Laughing in the face of Terror

With the terrorist attacks in Manchester and London over the past week or so, it’s fair to say that the UK’s resilience has been tested. With the General Election taking place tomorrow, and Theresa May promising to ‘rip up the Human Rights act’ to introduce sweeping restrictions on the Internet, and strengthen anti-terrorist legislation, it remains to be seem how things will pan out.

You can never completely overshadow the horrific consequences of fatal attacks where innocent people lose their lives, but through the dark fog of the events themselves, stories have emerged that show true humanity, rather than the bleak nihilism of the terrorists. Stories of people rushing to the defence and aid of others; fearlessly tackling armed attackers, and embracing strangers.

A couple of examples of this that have really stood out for me in particular demonstrate the best, and most ‘British’ response imaginable. In the first, a man seen ambling casually away from a pub where the attackers had struck was hailed as a spirit of defiance for taking his pint with him:

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Beer is so expensive in London mind you, that leaving a full pint behind would be the real madness.

And then, there was this guy… who when confronted with three knife wielding attackers screaming ‘This is for Allah!’, replied by rushing to fight them bare handed, shouting: ‘Fuck you, I’m Millwall!’, allowing others the chance to escape the scene. For those not familiar with Millwall football club, this sort of behaviour is perfectly normal.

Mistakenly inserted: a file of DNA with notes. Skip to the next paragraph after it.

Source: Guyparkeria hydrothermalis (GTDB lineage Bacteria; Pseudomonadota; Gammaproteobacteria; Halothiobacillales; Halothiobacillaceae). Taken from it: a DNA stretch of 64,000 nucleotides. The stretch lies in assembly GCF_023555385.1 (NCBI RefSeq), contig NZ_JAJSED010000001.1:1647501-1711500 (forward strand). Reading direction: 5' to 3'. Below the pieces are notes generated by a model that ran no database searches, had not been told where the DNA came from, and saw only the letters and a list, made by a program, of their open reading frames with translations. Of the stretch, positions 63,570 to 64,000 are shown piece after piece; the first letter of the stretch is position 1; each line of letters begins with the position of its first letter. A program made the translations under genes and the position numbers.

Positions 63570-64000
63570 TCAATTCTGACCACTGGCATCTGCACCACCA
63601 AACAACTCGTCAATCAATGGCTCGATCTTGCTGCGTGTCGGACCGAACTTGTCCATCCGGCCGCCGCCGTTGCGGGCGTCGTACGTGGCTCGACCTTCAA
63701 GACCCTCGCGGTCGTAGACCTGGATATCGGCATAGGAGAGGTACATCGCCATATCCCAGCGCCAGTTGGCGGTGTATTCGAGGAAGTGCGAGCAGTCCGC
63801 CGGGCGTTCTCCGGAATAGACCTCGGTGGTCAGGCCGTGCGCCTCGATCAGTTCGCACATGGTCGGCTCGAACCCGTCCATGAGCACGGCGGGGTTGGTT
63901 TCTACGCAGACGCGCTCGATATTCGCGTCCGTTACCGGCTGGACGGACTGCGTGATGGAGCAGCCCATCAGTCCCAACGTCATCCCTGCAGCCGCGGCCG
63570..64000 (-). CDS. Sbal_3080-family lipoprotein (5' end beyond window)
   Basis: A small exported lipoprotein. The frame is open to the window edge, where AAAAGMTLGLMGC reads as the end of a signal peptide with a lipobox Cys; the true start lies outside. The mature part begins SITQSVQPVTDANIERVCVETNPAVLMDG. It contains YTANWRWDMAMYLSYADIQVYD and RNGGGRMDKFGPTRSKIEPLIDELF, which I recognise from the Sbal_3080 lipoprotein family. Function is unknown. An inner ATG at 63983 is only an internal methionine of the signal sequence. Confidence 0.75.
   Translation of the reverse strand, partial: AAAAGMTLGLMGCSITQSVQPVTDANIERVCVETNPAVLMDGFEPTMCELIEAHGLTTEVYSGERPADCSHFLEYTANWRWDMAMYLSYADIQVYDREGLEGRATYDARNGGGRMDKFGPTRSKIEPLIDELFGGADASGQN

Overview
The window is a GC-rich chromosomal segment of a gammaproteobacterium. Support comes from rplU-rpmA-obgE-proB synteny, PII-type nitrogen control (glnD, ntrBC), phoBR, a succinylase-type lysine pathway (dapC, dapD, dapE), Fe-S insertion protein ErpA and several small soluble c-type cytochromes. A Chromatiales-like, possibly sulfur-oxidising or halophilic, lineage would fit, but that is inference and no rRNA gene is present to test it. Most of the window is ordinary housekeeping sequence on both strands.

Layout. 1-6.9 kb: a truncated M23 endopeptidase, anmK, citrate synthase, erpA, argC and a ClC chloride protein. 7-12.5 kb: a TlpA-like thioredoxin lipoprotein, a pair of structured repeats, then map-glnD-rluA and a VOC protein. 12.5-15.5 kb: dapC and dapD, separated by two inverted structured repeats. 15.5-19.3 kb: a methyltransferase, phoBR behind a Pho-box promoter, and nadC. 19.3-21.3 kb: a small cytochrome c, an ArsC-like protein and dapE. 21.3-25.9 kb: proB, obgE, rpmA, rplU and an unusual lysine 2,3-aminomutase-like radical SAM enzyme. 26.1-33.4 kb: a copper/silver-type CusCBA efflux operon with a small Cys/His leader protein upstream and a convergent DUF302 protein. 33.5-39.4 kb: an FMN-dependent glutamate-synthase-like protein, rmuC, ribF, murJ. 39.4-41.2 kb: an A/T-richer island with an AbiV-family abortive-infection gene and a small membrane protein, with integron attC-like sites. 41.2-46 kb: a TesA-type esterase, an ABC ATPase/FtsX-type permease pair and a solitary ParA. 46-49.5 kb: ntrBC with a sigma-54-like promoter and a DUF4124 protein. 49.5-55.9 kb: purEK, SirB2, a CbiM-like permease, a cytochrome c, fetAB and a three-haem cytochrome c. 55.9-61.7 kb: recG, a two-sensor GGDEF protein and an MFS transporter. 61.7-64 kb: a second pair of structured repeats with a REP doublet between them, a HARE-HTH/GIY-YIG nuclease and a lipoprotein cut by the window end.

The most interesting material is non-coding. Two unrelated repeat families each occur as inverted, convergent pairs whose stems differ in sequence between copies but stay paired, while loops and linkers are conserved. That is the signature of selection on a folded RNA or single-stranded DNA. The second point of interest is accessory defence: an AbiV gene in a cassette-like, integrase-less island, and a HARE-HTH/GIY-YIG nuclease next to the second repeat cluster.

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Speaking later after surviving multiple stab wounds all over his body, he said:

I thought, ‘I need to take the p*** out of these b******s’.

For me, this sums things up pretty beautifully. The point of these attacks is to make people afraid; to make nowhere feel safe… to withdraw in terror to an authoritarian regime that results in us turning on our neighbours and friends… but it’s tough to be afraid when you are laughing your ass off.

Those of us in Glasgow remember our own brush with ISIS well…

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These attacks are always heartbreaking, and we’ll mourn the people we lose, but we also need to turn things on their head, find the humour in any situation, and laugh. Laugh right in the face of those who think they can make us scared to go outside, or scared of our Muslim friends, because their attempts to destroy who we are are laughable – and if there’s one thing the British are good at, it’s taking the piss out of those who take themselves too seriously.

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Fighting Fear after the Paris attacks.

Seeing the news unfold from Paris that there had been yet another terrorist attack, I have to be honest: I didn’t feel too much at first.

Yes, it was awful, but the scenes played out on the screen like the plot of an action film: dramatic, but ultimately ones that we’ve seen time and time again. The world would get back to their feet, and life would continue as before.

Or at least, that’s how it should have went.

Eleven days on, when the frivolous debates over whether or not people should change their Facebook profile to a blue, white, and red tricoleur have subsided, and other humanitarian tragedies that were ignored by the Western media have been highlighted, the chaos and uncertainty remains.